Chip sales slip

Worldwide sales of semiconductors declined slightly in June to $18.0 billion, a sequential decline of 0.5 percent from the $18.1 billion reported in May.


Worldwide sales of semiconductors declined slightly in June to $18.0 billion, a sequential decline of 0.5 percent from the $18.1 billion reported in May, the Semiconductor Industry Association (SIA) reported recently.



June 2005 sales were up by 0.8 percent from the $17.8 billion reported in June 2004. For the first six months of 2005, global chip sales totalled $109.0 billion, an increase of 6.5 percent over the first six months of 2004, when total sales were $102.4 billion. Sales in the second quarter of 2005 came in at $53.9 billion, a sequential decline of 2.1 percent from the $55.1 billion reported in the first quarter.



“The nominal decline in global semiconductor sales in June was caused in part by inventory adjustments in the distribution channel and price attrition in DRAMs,” said SIA President George Scalise. “In addition, a portion of the decline can be attributed to differences in when sales are recognised by chipmakers and the WSTS (World Semiconductor Trade Statistics) organisation.”



“Most manufacturers do not recognise sales through distribution until the distributor ships the product to a customer. For statistical purposes, the WSTS organisation records products as sold when they are shipped to a distributor,” added Scalise.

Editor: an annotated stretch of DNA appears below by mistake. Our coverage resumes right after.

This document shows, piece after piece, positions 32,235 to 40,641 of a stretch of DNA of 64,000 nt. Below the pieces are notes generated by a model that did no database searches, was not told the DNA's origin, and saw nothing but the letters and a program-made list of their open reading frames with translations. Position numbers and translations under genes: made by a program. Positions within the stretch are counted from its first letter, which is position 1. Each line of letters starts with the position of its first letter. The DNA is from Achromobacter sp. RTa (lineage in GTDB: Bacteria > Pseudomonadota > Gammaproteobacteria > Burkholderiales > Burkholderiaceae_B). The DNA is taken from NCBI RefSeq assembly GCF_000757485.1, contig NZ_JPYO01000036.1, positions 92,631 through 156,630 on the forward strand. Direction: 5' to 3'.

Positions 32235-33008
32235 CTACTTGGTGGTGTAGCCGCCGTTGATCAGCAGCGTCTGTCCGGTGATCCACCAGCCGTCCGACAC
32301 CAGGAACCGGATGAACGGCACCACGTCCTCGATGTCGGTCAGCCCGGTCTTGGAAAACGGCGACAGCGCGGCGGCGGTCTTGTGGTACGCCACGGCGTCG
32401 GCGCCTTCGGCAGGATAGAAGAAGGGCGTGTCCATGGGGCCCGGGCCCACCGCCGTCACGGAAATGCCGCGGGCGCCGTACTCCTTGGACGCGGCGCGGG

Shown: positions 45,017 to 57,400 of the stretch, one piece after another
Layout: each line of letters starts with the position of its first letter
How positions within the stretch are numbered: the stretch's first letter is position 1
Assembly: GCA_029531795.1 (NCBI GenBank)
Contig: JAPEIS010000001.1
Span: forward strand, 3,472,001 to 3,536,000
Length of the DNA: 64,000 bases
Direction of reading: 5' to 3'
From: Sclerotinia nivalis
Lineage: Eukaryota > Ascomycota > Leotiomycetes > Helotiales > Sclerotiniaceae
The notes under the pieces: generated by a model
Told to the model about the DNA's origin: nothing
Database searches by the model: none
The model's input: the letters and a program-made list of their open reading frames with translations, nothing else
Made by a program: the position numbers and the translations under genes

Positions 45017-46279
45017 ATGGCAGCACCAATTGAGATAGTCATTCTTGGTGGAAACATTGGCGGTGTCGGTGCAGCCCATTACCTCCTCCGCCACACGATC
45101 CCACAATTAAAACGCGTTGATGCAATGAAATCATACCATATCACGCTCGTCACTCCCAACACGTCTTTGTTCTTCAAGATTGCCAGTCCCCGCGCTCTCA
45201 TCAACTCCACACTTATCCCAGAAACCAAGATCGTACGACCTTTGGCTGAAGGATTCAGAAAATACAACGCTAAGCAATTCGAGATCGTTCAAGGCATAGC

“We are encouraged by the fact that sales for the first half of this year were up by 6.5 percent over the same period of 2004,” Scalise continued. “The strongest growth in 2004 occurred in the first half of the year. In contrast, we expect the strongest growth in 2005 will occur in the second half of the year.”



The SIA reported that most major end markets for semiconductors, including personal computers, wireless handsets, automotive applications, and wired communications saw unit sales substantially above expectations in the second quarter.



Semiconductor manufacturing capacity utilisation rose in the second quarter after two quarters of sequential decline, and recent reports indicate utilisation rates will continue to increase in the third quarter.


Scalise noted that the United States GDP (gross domestic product) has been an excellent bellwether for the global semiconductor industry. “Last Friday, the Commerce Department reported second-quarter GDP growth of 3.4 percent – an indication of continued strength in the U.S. economy and a very good sign for the semiconductor industry,” Scalise concluded.